I guess the last thing is an appeal to those who may have, or may know who has, any of the above trophies – or others not mentioned.  There is, of course, a home for them if they are unwanted (feel free to contact me!), but mostly I’d just like to create a list of what’s where and in whose hands.  And maybe get a few photographs to document what it looks like and who’s on it.  It’s our history!  Let’s track it down!

Who’s got something?  Anyone?  Bueller?


Historical Documents in the Digital Age


That’s the thing.  It’s a motivator for me.  Not the average, everyday kind of fear, nor an amorphous fear of zombies or clowns.  Rather, the fear of loss.  A very specific kind of loss.

The loss of fencing history.

I don’t know why it gets to me so much, but it keeps coming up.  In my line of work (fencing history), loss can be a very tangible, obvious fact.  Other times, it’s a bit more amorphous.  The latter might consist of having a picture of a fencer that I can’t name.  In the moment, I might be frustrated that I can’t put a name to that person.  However, I may have a known resource that can help.  Someone who may know or have a better guess as to the ‘who’ in a particular photo. Not always, of course.  The older the picture, the more limited the resources.

This picture was taken down off the wall of the Selberg Salle in Southern Oregon.  The damage from rodents and age is obvious, but there’s nothing written on the back and I don’t recognize a single person.  Anyone? 

But the ones that really hurt are the tangible losses.  Fortunately, sometimes the losses are manageable.  The water damage, curling, fading, physical damage of the type that is so obvious in many of the photos that bedecked the walls at Charlie Selberg’s highly unprotected-from-the-elements-and-rodents salle walls in Southern Oregon are frustrating and unfortunate, but I’d rather have a damaged image over no image at all.

More from Selberg’s wall.  Michael D’Asaro from his time as the fencing instructor at Halberstadt in SF.  Multiple damage hits, but at least I know who it is.

A little more obvious rodent-induced damage here.  I don’t recognize two of the fencers here, but I know Angela Dracott and John McDougall between them could tell me their names.

Another example is the fortunate fate of the scrapbooks kept by Hans Halberstadt.  The four books have survived to the present day, but not in their original state.  A burst pipe at Halberstadt in the early ‘80’s (I think) damaged both the building and any papers in the path of the deluge.  A concerned club member took the time to reconstruct the scrapbooks to the best of her ability (which was significant – thank you Lee!), preserving the photos, cards and news clippings that Hans had stashed away in years past.  That water had damaged and discolored much of the material is unfortunate, but they’re still here.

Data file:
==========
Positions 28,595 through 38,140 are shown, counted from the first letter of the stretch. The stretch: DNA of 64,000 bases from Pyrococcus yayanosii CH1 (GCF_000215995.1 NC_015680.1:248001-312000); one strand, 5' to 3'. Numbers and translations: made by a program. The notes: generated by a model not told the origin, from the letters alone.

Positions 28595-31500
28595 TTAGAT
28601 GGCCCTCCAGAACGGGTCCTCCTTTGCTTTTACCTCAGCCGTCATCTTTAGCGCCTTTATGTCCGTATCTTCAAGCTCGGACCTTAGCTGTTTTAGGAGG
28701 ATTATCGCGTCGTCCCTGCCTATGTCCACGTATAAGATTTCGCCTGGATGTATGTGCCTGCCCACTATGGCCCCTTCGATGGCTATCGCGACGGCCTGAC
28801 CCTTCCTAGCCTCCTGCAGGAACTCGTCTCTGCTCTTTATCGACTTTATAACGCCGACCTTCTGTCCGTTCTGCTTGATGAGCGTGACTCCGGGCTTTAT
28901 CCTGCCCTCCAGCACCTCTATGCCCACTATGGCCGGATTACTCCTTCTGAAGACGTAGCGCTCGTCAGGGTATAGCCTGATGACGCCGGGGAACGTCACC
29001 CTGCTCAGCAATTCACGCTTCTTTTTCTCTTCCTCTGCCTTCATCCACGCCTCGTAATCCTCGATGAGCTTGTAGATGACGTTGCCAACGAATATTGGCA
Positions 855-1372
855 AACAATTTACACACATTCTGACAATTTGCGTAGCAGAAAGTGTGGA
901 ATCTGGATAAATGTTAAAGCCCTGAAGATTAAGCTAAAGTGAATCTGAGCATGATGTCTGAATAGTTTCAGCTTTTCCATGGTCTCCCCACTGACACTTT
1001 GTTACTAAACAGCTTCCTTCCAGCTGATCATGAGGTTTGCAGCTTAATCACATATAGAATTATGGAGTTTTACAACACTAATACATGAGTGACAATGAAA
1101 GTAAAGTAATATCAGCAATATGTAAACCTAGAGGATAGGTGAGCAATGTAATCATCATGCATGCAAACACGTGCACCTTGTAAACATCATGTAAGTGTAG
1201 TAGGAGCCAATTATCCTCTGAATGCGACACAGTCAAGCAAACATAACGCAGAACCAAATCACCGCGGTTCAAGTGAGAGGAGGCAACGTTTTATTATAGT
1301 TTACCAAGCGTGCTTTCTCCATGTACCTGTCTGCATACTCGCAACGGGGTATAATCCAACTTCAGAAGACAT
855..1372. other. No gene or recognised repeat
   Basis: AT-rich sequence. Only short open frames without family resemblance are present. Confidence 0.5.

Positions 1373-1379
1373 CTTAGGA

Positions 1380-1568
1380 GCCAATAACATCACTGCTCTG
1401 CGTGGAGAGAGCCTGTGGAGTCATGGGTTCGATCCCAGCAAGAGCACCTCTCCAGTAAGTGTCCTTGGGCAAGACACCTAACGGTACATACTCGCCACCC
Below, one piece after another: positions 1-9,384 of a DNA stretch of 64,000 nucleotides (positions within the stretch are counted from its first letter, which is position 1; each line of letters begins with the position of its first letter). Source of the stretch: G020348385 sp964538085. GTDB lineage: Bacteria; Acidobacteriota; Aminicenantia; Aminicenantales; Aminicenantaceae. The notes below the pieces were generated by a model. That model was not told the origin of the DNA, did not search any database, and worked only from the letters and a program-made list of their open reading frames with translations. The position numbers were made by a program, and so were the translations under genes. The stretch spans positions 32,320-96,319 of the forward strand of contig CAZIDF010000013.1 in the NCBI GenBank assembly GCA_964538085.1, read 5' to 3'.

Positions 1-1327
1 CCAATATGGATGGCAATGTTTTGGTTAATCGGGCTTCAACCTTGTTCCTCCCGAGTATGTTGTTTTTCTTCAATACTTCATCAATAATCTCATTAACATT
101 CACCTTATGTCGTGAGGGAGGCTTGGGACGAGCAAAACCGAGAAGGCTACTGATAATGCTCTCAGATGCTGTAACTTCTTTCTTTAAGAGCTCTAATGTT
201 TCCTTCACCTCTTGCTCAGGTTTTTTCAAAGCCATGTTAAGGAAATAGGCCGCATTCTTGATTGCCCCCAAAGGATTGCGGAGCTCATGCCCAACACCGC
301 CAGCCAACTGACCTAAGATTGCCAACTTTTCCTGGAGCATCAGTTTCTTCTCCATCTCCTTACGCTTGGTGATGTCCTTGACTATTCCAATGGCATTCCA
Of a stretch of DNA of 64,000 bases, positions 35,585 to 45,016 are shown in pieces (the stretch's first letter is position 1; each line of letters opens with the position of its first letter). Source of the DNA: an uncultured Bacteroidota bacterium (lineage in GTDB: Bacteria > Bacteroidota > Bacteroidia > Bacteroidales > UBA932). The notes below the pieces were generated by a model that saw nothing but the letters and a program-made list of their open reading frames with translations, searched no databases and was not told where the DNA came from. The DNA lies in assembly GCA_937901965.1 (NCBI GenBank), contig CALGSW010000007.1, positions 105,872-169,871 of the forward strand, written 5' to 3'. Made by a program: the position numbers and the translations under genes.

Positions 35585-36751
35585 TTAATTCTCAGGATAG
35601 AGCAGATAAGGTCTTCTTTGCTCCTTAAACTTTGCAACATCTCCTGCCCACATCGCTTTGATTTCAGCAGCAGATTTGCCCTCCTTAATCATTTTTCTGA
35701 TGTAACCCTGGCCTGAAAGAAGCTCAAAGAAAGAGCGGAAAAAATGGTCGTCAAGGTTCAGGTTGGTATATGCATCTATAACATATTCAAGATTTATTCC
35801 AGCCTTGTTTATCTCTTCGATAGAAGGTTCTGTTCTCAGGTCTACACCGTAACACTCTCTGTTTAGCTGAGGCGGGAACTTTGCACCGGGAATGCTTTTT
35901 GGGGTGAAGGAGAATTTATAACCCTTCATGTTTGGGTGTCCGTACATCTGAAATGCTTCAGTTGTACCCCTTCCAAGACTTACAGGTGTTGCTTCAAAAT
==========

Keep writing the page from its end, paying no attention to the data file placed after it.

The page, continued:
Some examples from the Halberstadt Scrapbooks:

Water damage caused ink from a backing page to seep through onto the cover of the PCC’s program from 1966.

Water damage turns to black mold residue on this photo of the very first Helene Mayer Memorial trophy, won – I believe – by Maxine Mitchell.


Ink runs and seepage, mold, and discoloration makes this letter from Harry Maloney, long-time Stanford coach, to Hans Halberstadt a very tough read.

And there are more examples I’ve been privy to since starting in this line of work.  Fencing great Heizaburo Okawa, in the midst of a remodel at his home, was near to discarding a great deal of memorabilia that had been in a small storage unit in his backyard.  Age and water damage (my forever nemesis) had caused no small amount of deterioration to the contents of his shed, and I can fully understand why it was an easier decision for him to move the pile to a dumpster rather than try to salvage it.

That’s most of Heizaburo Okawa on the far left of the photo.  And this scan was made from the film negative, not a print, so there’s not much that can be done to restore what’s lost.

Thanks to the aid and support of Jamie Douraghy and Greg Lynch, the West Coast Fencing Archive was able to take Maestro Okawa’s material – all of it – that was otherwise destined for destruction.  We saved some priceless treasures dating back to the 1940’s and the Joseph Vince fencing studio in Los Angeles, where fencers trained side by side with Hollywood stars like Tony Curtis, Natalie Wood and James Coburn, along with amazing stuff about Torao Mori, Heizaburo’s father-in-law.  (See: http://westcoastfencingarchive.com/2015/10/12/the-walls-of-the-joseph-vince-studio-los-angeles-ca/)

Like the photo above, this scan is from a negative, so the damage has been done to the original source.  Too bad, as this batch of negatives from an undated (mid-60’s) New York Martini & Rossi International contains what might be some terrific information. If only we could see it.

Now, all of these stories are things I’ve had first hand experience with.  I took all the photos down from the walls of the Selberg salle.  I scanned the Halberstadt scrapbooks as a service to that club (keeping digital copies for The Archive, naturally enough), and am now storing the material that we acquired from Heizaburo.  There are many other things we’ve been able to rescue, as well.  But the story that really got under my skin was one that I haven’t had any direct involvement in, and happened a long way away from coastal California.  And this is an example of tangible, irreversible loss.

In 2014, the Italian fencing powerhouse Club Scherma Jesi was heavily damaged in a fire.  If the Google-translated pages I read are accurate, it was an arson fire.  Jesi, founded in 1947, is the home club of some great champions, including Stefano Cerioni, Giovanna Trillini and Valentina Vezzali.  They’ve had a tremendously successful program for many, many years.  Take a look at the result of the fire.